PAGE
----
"As we travel the downtown streets, with me hanging on the side of the truck or straddling the stew-filled hopper, it was a contest of knowing when to jump to avoid the next wave," he writes. "Turning corners or coming to quick stops caused swells of a foul-smelling concoction to pour onto the ground and splash passing cars or pedestrians. As self-respecting garbagemen, we were embarrassed by the white caps in the hopper. Any police officer seeing our truck applying a load of goulash to the streets would nail us for sure."

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Excerpt: 'Garbio: Stories of Chicago, Its Garbage, and the Dutchmen Who Picked It Up'

Garbio, by Larry Vanderleest
Garbio: Stories of Chicago, Its Garbage, and the Dutchmen Who Picked It Up
By Larry VanderLeest
Paperback, 156 pages
Schuler Books: Chapbook Press
List Price: $16.95

First Lesson

June 1966

The warm summer night was alive with the mating hum of the cicadas as their vibrating wings brought their feverish pitch higher, higher, higher, and followed by a sudden drop. This unseen but ever-present undulat­ing sound seemed to represent the mood of the city as a kind of constant pulse, ebbing and falling and always throbbing. Though the hot sun was mercifully long gone, the temperature still hovered at 72°, and the insects in the maples, oaks, and elms seemed to verify that activity in Chicago, if not human, at least insect, continues through the night. It was close to midnight on a Sunday evening in June 1966; and aside from the cicadas, most of the residents of subur­ban Berwyn were asleep, resting for the busy week ahead. Except for me.

Sitting on a lawn chair in the front yard of my parents' house and waiting to be picked up so that I could begin my work on a garbage truck for the first time, I was excited, nervous, and very wet behind the ears. Here I was, seventeen years of age, just graduated from high school, needing money to begin my college educa­tion. This was to be my first real job, I considered, working full-time five days a week. Working on a garbage truck did not seem at all unusual. In fact, I assumed it was the thing to do. I was of Dutch extraction and that is what many young men in my clan did.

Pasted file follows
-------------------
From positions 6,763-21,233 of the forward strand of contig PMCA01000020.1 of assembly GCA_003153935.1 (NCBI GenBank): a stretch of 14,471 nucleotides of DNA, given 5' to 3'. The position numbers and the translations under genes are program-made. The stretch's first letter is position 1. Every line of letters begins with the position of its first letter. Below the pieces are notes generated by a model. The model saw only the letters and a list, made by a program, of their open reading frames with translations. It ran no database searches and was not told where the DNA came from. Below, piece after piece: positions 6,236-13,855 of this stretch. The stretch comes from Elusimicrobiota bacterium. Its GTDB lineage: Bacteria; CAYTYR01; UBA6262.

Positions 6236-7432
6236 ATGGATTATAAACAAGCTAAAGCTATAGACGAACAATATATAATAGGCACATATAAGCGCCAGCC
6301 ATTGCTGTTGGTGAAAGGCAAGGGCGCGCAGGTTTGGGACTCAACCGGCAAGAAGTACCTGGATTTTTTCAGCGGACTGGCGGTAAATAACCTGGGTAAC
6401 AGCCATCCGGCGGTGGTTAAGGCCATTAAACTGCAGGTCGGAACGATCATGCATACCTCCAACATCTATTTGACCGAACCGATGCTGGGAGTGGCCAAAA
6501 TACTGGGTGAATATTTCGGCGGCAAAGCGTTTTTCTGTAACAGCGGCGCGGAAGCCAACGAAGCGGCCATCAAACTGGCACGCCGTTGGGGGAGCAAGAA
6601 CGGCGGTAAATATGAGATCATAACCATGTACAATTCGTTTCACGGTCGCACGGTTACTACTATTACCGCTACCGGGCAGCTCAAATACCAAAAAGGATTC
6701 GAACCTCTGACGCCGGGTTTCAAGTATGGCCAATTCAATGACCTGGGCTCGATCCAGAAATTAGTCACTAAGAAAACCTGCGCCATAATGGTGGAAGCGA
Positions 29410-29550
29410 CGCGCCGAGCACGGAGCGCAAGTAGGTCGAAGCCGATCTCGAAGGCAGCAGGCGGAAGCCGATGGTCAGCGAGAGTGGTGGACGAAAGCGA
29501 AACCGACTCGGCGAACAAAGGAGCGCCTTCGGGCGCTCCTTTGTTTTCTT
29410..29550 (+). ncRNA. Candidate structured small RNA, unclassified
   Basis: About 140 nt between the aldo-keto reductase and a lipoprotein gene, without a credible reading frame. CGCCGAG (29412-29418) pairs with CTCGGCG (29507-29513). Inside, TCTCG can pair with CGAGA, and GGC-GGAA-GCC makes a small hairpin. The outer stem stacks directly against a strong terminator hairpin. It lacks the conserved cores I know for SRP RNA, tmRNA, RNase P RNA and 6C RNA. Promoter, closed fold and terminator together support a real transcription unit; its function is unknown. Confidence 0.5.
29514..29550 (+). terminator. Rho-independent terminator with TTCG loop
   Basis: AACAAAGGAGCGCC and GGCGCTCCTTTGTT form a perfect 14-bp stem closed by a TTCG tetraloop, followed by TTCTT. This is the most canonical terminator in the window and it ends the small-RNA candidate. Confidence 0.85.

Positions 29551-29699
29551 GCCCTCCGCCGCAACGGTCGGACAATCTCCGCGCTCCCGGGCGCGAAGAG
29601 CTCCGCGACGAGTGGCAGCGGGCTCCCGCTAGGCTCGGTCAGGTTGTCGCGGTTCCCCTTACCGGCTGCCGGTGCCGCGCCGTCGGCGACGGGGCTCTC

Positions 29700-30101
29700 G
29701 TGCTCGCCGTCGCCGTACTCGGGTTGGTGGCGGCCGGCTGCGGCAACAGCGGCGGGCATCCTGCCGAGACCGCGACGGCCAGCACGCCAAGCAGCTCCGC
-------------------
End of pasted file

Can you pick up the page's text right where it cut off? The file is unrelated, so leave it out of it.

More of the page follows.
For vague reasons, of which I was rather ignorant at the time, the rubbish removal business in Chicago had become the domain of a small enclave of immi­grants from the Netherlands. If you worked on the "truck" that was almost a mark of distinction. I did not fully learn the cultural and sociological forces that led to this phenomenon until years later.

I was aware that three of my uncles owned scavenger businesses, as did many men in the church that our family attended. The same could be said for the other Reformed churches in the area, most of which were in the southern and western suburbs. Several of my friends' fathers either worked for or owned garbage-trucking businesses. It was an understood thing.

Illustrations by Paul Stoub
Paul Stoub

And although every teenage boy knew that working on the truck was going to be a hard, dirty experience, it was not undesirable. The allure of the job had been much discussed among us boys. Some knew all the facts, the leaders of the businesses, the names and types of trucks used, and who owned what routes. Moreover, we could see for ourselves the rewards that some of the young men before us had acquired by working garbage on weekends or during the summer. I vividly recall John Teune, who, upon reaching his sixteenth birthday, was awarded a brand spanking new Oldsmobile Starfire, complete with a V8 engine, earned by, as the story went around school, his many days working on the truck.